Chapter

Building the Irish nation-state, 1922–72

Katy Hayward

in Irish Nationalism and European Integration

Published by Manchester University Press

Published in print March 2009 | ISBN: 9780719072789
Published online July 2012 | e-ISBN: 9781781702369 | DOI: http://dx.doi.org/10.7228/manchester/9780719072789.003.0005
Building the Irish nation-state, 1922–72

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The initial focus of official nationalism in the Irish Free State was on the activity of nation-building. The core purpose of nation-building was to unite the nation behind the new state. Consequently, the Irish official nationalism that developed emphasised the points of convergence between republican and constitutional nationalism. These included the roles of intellectual and political elites and a shared conception of the importance of the narrative and cultural identity of the nation. This chapter examines the way in which official nationalism developed from this basis, noting in particular the implications of the subsequent conception of the Irish nation-state for its relations with Northern Ireland, Britain, and the wider international community. It also identifies the processes of state-building that occurred after 1937, in which Northern Ireland and the international context, particularly Europe, again were of immense importance. The chapter concludes by analysing the approach and motivating assumptions of the Irish government towards Northern Ireland and European integration in the late 1960s and early 1970s.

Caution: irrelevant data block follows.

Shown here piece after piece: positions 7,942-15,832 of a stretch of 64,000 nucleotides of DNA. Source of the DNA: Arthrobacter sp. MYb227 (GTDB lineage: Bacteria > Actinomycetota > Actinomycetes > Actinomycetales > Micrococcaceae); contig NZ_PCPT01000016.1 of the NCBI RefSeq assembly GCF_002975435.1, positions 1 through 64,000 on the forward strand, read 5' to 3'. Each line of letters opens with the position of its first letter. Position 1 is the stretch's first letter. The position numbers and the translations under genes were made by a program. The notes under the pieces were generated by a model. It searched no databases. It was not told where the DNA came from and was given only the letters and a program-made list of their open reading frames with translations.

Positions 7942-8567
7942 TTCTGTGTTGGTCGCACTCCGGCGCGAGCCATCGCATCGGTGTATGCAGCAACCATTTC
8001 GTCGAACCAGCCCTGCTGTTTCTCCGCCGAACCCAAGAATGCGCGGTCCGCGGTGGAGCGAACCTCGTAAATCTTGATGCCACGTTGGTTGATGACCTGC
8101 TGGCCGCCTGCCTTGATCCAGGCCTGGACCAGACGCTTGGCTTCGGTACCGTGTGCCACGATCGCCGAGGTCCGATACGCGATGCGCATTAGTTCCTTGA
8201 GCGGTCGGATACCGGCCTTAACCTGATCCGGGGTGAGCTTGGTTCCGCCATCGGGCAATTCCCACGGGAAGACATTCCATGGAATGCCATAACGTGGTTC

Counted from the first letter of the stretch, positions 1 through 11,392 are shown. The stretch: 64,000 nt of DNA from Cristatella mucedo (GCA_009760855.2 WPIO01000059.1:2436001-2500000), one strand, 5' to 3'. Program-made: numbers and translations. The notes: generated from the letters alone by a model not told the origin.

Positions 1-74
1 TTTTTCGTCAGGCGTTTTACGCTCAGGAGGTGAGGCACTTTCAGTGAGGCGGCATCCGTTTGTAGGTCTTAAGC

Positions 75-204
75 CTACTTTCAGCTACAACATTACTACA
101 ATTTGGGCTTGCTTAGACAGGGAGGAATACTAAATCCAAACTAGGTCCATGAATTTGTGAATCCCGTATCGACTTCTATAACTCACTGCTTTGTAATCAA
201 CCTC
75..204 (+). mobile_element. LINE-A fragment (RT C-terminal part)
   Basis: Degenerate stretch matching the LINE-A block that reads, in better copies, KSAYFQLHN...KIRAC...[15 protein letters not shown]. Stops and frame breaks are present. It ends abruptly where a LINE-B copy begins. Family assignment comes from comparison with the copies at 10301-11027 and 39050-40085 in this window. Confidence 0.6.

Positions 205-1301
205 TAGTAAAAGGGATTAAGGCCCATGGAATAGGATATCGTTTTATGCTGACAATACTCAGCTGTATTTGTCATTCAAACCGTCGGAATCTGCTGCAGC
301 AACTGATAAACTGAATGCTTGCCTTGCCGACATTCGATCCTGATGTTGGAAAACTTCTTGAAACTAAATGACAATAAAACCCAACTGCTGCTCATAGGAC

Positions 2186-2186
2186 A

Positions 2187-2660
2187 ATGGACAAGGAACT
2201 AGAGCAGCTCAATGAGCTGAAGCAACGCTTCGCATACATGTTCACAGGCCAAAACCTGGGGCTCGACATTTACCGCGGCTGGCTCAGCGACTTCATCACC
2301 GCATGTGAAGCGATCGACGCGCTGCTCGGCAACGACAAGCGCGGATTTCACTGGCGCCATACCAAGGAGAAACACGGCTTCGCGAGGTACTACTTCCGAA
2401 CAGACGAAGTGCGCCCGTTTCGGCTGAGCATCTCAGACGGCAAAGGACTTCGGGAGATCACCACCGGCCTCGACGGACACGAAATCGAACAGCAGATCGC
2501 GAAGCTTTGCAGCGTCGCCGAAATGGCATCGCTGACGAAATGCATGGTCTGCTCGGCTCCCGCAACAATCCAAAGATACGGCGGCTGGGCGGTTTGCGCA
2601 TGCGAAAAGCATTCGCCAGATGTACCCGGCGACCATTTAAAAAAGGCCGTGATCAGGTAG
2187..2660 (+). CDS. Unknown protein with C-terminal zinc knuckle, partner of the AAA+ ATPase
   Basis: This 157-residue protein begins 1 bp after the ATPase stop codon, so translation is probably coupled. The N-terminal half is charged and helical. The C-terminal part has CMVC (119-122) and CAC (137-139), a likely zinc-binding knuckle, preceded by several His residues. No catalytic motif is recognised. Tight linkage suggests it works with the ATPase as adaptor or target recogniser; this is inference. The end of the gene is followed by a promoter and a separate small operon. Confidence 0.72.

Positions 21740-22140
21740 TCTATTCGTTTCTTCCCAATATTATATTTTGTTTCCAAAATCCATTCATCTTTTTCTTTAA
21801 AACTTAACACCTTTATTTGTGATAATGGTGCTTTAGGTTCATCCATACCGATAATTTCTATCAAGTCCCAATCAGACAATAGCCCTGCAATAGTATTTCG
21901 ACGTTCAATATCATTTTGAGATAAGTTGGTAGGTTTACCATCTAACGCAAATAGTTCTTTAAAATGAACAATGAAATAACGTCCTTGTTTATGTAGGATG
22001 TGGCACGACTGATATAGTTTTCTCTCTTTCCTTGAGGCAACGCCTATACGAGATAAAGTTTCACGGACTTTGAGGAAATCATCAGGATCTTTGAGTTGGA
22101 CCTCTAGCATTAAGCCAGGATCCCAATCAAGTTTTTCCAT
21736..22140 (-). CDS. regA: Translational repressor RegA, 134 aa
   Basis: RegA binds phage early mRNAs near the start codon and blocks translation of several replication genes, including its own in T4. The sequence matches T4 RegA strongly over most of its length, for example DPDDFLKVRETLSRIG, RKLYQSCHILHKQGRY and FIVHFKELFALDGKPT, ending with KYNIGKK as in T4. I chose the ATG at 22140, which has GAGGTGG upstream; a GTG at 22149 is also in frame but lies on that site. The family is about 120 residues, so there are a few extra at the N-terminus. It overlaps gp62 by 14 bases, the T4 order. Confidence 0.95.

Keywords: Irish Free State; nationalism; nation-building; state-building; elites; Northern Ireland; Britain; Europe; European integration; nation-state

Chapter.  9965 words. 

Subjects: European Union

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